In 1641, when Charles visited Edinburgh for the second time, Johnston was knighted and made a Lord of Session, and after sitting in the Parliament of Scotland in 1644, he attended, as one of the Commissioners, the assembly of divines at Westminster. In the following year he was Lord Advocate; and in 1649 he performed one of his last official duties, proclaiming Charles II. King of Scotland, on the 5th of February, 1650.

– Old and New Edinburgh, pp.219-227.


William Cullen was born in Lanarkshire, in 1710, and after passing in medicine at Glasgow, made several voyages as surgeon of a merchantman between London and the Antilles; but tiring of the sea, he took a country practice at Hamilton, and his luckily curing the duke of that name of an illness, secured him a patronage for the future, and after various changes, in 1756, on the death of Dr. Plummer, he took the vacant chair of chemistry in the University of Edinburgh. On the death of Dr. Alston he succeeded him as lecturer in materia medica, and three years afterwards resigned the chair of chemistry to his own pupil, Dr. Black, on being appointed professor of the theory of medicine.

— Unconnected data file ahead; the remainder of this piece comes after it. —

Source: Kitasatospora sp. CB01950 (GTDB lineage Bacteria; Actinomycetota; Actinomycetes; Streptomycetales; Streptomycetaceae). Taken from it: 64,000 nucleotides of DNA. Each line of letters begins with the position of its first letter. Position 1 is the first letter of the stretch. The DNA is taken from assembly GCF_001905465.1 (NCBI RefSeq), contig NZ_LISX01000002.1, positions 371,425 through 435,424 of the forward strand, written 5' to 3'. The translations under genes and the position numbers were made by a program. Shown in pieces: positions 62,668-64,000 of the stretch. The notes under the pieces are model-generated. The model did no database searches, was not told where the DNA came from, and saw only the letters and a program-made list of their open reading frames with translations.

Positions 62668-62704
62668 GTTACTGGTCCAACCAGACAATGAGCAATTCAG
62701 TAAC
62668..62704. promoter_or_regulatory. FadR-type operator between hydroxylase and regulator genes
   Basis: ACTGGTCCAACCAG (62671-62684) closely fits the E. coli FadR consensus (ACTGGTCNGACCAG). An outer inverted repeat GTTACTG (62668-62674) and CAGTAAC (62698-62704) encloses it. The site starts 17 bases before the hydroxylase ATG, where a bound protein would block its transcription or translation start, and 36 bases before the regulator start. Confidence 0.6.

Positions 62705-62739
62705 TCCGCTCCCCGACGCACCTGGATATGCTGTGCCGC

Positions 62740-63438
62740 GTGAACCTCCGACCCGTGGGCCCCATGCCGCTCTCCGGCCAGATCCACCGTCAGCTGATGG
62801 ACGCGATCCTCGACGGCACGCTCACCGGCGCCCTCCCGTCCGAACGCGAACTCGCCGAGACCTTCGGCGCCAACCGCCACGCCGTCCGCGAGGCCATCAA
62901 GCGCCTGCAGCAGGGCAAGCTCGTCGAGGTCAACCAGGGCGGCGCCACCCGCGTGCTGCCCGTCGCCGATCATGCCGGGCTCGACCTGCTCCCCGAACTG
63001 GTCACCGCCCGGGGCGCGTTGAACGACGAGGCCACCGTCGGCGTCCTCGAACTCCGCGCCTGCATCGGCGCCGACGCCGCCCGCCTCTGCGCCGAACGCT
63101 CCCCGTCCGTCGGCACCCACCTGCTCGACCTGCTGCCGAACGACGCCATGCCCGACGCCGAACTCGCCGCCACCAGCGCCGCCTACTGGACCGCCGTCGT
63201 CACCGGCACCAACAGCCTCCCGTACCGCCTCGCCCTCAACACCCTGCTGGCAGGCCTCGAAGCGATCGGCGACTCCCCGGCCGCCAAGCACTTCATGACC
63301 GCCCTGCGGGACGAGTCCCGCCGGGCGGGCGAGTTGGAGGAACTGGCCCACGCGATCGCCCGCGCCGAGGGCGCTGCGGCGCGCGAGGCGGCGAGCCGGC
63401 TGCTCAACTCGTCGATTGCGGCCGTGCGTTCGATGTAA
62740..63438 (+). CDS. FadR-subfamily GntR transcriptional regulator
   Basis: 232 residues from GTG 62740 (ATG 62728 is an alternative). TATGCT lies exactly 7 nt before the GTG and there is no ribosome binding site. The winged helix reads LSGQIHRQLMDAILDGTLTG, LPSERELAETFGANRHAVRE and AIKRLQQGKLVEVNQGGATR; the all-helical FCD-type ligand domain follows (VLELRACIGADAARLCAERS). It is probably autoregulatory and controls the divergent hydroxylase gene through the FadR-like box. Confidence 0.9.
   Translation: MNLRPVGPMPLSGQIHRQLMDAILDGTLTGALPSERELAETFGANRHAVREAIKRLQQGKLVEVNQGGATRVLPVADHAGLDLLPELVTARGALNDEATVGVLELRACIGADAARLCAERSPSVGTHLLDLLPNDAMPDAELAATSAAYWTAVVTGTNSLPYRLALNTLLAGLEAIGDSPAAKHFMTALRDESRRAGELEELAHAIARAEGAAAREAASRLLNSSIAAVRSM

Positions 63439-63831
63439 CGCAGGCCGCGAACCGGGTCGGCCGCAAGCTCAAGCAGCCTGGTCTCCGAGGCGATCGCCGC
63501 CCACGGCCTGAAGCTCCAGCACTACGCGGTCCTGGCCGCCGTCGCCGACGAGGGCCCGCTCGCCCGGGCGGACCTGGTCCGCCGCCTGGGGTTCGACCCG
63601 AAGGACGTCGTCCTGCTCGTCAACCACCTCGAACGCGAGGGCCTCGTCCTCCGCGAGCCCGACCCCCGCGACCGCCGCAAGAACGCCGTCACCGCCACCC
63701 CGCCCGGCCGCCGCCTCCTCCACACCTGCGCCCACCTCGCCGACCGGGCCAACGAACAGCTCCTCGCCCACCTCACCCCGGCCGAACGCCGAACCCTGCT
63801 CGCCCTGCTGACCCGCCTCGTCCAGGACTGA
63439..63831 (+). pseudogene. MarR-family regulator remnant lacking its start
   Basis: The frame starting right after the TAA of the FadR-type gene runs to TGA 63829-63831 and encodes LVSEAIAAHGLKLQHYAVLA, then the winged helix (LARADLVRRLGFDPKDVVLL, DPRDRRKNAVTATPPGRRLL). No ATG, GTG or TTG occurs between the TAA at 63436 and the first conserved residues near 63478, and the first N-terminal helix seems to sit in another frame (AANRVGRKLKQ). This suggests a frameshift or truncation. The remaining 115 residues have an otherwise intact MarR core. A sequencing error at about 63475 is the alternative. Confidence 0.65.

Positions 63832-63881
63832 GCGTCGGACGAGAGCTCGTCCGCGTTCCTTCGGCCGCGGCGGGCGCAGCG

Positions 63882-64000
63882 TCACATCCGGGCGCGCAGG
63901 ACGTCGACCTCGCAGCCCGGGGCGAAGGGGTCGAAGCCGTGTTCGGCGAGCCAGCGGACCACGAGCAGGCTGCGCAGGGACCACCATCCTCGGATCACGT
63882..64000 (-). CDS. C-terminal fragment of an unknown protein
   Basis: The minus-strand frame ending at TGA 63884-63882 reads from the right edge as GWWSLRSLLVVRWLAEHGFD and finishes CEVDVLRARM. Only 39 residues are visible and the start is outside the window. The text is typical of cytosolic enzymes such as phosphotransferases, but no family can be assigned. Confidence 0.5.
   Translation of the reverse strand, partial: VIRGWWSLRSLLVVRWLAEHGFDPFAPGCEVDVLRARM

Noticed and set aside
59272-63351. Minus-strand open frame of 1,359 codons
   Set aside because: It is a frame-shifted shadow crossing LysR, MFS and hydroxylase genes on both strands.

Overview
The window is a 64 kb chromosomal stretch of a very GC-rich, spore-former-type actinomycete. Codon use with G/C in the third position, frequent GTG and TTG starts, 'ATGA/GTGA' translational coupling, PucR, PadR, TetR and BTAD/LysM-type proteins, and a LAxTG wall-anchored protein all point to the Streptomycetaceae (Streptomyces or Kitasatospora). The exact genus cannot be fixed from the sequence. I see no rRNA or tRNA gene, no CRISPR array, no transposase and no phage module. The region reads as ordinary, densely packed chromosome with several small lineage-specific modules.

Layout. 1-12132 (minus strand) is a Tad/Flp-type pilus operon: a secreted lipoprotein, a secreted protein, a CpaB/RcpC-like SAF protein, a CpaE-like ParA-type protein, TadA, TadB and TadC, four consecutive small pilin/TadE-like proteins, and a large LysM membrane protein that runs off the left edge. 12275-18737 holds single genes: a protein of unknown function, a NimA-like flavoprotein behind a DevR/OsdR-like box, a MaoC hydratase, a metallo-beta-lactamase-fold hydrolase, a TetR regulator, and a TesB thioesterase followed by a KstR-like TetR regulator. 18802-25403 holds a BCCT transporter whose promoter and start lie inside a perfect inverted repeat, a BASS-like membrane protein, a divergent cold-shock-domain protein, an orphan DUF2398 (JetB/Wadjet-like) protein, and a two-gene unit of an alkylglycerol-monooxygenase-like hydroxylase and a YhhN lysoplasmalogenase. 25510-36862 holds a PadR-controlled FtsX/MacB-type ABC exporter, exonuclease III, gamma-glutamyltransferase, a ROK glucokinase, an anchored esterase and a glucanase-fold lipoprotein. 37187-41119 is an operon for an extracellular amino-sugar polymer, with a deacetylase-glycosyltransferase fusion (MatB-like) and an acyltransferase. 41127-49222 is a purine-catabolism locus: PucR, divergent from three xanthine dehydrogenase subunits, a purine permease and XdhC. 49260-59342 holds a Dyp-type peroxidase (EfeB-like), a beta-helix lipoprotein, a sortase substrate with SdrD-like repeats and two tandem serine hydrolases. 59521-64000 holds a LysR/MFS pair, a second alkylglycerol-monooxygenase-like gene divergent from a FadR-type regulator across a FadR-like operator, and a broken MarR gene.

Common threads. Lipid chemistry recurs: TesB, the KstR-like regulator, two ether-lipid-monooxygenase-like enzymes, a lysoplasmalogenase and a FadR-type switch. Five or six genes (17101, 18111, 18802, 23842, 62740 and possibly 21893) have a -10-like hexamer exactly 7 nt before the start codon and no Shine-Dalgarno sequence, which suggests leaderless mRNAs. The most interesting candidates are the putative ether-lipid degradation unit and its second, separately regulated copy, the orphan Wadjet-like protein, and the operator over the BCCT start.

Most honourable to [Dr. William Cullen] also were the resolutions passed on the 27th of January by the entire Senatus Academicus; but he did not survive those honours long, as he died at his house in the Mint, on the 5th of February, 1790, in his eightieth year.

– Old and New Edinburgh, pp.266-274.